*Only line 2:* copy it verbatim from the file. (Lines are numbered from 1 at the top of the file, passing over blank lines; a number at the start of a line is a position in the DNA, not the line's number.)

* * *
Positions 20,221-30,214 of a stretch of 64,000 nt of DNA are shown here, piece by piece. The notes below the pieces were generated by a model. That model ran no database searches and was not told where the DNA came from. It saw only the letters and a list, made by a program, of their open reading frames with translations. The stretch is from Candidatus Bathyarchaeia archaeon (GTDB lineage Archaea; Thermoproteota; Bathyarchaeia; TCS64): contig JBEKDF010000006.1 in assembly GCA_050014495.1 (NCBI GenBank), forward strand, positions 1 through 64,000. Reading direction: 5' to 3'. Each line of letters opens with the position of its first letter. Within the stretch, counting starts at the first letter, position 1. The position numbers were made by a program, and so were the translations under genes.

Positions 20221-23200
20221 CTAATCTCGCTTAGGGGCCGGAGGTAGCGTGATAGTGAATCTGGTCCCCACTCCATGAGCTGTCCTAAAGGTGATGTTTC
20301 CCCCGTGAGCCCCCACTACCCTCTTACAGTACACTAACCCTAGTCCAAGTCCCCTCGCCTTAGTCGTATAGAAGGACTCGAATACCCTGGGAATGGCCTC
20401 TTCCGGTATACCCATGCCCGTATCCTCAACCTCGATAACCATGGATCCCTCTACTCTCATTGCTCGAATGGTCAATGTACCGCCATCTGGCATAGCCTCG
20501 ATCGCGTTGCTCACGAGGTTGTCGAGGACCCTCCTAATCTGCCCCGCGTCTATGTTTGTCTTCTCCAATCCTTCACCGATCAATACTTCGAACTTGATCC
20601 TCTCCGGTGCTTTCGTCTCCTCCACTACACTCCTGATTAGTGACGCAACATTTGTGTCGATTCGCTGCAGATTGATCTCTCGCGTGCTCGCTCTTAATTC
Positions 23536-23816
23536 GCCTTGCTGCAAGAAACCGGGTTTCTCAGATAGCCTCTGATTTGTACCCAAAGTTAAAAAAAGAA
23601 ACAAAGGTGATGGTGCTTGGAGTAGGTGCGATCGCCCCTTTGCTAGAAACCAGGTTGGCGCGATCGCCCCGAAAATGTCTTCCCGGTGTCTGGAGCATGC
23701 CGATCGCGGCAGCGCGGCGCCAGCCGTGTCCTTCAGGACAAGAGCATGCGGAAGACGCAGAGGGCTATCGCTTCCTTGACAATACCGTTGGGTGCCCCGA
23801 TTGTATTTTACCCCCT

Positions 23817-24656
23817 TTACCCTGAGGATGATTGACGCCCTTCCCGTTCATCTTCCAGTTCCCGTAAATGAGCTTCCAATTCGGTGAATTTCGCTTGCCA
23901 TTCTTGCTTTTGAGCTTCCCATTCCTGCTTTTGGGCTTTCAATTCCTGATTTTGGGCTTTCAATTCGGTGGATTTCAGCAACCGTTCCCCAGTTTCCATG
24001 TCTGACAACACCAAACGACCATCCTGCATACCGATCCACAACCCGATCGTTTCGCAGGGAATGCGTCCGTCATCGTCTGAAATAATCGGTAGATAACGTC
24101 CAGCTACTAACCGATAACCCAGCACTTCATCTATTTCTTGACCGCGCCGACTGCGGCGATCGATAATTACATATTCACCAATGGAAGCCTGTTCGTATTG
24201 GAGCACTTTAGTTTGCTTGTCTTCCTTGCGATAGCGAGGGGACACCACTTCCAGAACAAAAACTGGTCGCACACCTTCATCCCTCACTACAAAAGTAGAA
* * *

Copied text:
Positions 20221-23200